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What to Do If You Think an Employee is Stealing from Your Business


By the very nature of the relationship, employers must put a considerable amount of trust in the hands of their employees. Unfortunately, in far too many cases, this trust is abused. According to reporting from CNBC, employee theft causes American businesses to lose nearly $50 billion each year.

For small business owners, employee theft can cause serious financial distress and real emotional harm. It is crucial that business owners and managers know how to effectively respond to suspicions of employee theft or employee fraud. Here, our Miami business & consumer fraud lawyers explain four important things that you should do if you believe that one of your employees is stealing from your company.

  1. Be Proactive: Protect Your Business From Additional Losses

As a starting point, business owners must be proactive in putting a stop to the theft/fraud. If you suspect that an employee is stealing from your company, the first thing you need to do is to protect yourself from any further losses. How exactly you should do that depends on the specific circumstances of the case. Though, it could include immediate termination of the employee. At the very least, it requires removing their access to business assets. 

  1. Organize All Relevant Documents, Records, and Evidence

In taking action against an employee who has defrauded your business, you will need proof that the offense occurred. Make sure you gather, secure, and organize all documents, records, and evidence that prove that the theft or fraud has taken place. Ultimately, the more evidence that you have in your possession, the easier it will be to take legal action—and, potentially, recover financial damage.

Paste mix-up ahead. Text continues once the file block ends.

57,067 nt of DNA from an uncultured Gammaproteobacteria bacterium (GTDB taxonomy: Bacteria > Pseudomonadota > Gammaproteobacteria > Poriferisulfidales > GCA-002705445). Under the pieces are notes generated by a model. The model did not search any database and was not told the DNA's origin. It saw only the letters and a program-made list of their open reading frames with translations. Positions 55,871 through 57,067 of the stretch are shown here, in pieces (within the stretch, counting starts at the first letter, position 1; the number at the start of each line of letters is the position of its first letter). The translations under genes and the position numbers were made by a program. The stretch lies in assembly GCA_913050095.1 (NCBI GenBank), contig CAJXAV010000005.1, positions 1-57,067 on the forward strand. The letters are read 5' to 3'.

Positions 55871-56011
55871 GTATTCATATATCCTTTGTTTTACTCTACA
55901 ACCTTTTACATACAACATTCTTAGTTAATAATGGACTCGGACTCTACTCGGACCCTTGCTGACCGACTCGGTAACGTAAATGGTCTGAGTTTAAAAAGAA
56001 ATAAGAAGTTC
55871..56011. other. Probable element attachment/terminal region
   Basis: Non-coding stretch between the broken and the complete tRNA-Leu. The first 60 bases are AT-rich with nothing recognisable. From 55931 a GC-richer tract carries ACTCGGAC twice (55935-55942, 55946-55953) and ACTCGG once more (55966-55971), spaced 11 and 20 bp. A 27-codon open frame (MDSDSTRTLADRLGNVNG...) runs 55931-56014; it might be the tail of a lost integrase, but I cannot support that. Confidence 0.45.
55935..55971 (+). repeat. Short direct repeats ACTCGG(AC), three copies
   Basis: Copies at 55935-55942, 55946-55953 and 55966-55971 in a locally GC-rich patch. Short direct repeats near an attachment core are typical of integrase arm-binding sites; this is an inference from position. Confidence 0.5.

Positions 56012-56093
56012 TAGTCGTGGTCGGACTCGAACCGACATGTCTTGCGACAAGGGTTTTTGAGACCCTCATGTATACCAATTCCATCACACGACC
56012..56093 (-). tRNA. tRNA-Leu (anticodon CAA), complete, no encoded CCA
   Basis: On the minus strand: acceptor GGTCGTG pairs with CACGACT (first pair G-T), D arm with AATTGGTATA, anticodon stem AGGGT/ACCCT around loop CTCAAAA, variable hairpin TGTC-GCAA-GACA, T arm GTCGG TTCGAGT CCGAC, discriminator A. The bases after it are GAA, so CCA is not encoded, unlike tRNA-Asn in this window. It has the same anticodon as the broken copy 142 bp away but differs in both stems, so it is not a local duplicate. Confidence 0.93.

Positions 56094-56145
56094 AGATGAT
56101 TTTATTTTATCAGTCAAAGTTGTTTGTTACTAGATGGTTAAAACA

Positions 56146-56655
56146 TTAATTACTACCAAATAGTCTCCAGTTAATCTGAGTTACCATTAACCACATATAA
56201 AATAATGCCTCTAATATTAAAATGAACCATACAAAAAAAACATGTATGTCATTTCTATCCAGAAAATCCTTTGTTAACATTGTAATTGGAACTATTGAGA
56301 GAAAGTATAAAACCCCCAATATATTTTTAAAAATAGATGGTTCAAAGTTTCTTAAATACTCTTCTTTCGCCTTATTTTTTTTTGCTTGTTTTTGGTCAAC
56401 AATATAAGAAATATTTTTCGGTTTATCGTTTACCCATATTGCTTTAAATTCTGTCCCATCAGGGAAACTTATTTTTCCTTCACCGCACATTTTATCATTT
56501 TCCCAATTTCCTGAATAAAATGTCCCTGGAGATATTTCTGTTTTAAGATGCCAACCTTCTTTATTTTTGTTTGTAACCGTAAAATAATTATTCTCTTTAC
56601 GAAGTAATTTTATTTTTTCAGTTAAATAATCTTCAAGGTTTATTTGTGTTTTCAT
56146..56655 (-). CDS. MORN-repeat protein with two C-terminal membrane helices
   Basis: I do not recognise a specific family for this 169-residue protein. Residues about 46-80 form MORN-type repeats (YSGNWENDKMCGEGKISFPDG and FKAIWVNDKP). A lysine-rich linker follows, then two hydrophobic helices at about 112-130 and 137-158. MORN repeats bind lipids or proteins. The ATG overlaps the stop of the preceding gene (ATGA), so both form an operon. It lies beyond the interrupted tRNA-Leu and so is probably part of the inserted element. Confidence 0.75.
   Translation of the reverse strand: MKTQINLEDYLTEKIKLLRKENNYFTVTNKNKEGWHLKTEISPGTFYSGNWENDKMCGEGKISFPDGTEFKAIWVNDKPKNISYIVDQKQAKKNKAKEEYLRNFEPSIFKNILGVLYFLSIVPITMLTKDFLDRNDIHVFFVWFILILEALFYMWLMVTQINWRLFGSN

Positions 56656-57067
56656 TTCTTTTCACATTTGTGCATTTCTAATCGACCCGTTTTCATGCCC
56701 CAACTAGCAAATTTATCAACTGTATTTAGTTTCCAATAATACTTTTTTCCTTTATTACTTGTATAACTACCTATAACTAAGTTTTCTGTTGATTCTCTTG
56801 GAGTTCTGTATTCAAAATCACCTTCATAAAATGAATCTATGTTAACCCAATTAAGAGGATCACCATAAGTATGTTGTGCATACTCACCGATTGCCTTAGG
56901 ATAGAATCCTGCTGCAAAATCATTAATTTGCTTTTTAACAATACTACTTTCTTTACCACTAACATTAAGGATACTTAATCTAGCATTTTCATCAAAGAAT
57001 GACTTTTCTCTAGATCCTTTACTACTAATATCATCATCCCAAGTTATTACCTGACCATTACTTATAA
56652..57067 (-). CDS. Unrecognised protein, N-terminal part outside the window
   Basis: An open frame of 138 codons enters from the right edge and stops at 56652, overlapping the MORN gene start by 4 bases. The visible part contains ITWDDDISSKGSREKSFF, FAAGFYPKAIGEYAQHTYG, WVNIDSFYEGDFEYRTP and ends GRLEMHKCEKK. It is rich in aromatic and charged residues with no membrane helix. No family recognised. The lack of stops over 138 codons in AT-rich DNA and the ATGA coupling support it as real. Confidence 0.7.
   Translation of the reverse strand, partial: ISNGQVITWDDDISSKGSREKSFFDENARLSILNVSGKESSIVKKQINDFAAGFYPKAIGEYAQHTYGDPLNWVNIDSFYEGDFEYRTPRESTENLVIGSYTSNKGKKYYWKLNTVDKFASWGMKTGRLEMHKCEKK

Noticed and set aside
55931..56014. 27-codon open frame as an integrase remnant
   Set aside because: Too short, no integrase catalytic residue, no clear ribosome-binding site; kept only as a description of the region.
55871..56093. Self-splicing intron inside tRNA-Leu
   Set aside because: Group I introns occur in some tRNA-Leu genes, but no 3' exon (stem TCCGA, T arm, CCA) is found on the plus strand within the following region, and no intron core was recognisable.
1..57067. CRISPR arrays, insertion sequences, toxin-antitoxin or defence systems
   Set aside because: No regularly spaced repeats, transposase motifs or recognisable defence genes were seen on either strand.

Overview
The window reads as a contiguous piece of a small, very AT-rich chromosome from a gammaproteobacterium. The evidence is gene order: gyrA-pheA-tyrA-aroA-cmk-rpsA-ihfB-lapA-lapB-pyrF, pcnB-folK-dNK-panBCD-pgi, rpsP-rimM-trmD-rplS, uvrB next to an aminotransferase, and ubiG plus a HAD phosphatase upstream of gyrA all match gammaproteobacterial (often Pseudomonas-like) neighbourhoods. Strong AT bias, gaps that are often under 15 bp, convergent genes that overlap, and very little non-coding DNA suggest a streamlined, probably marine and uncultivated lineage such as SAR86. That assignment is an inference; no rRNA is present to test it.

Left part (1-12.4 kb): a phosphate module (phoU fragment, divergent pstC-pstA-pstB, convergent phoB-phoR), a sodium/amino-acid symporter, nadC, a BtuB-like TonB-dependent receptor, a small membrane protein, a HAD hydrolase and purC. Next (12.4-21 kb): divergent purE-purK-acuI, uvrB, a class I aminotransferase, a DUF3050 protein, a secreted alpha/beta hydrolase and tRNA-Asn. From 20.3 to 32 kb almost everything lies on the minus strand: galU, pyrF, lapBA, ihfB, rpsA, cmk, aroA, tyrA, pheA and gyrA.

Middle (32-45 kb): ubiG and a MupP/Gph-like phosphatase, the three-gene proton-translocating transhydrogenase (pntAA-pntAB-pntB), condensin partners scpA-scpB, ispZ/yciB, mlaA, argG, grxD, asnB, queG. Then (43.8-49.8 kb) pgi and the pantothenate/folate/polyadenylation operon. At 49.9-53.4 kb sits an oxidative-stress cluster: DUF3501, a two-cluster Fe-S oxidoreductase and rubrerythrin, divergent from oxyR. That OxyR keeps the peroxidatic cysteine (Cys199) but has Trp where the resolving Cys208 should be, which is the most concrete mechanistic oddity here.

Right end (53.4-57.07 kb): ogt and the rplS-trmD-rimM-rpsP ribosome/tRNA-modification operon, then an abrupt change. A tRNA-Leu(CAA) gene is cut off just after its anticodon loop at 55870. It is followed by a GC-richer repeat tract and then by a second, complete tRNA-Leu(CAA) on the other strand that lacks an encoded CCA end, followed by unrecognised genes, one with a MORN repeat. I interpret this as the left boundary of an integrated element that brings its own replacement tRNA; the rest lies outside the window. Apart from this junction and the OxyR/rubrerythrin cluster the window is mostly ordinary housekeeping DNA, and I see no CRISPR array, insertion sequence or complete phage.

1. Avoid ‘Self-Help’ Justice

The most common mistake that business owners make when attempting to address employee theft is trying to pursue ‘self-help’ justice. It is an understandable impulse, but it could be a serious mistake. As an example, if you terminate the worker who is suspected of theft, do not withhold their wages without first consulting with an attorney. In some cases, doing so could actually subject your business to financial penalties. You need a lawyer. 

  1. Get Professional Help

It is always best to seek professional help. In many cases, this means calling the police and filing a criminal report. Though, for a wide range of different reasons, not all business owners actually want to do that. In fact, some business owners resist reporting the theft to law enforcement, particularly if the allegations only involve minor theft. Even if you are ready or interested in filing a criminal report, you should speak to a business fraud attorney. Your lawyer will be able to review the specific circumstances and help you understand your legal options.

Speak to Our Miami, FL Business Fraud Attorneys Today

At Pike & Lustig, LLP, our Florida business fraud lawyers provide strong, solutions-oriented legal support to clients. If you believe that an employee is stealing from your company, we are here to help. To set up a confidential, please call us today. From our West Palm Beach, Wellington and Miami law offices, we serve business owners throughout South Florida, including in Broward County, Miami-Dade County, Palm Beach County, and beyond.




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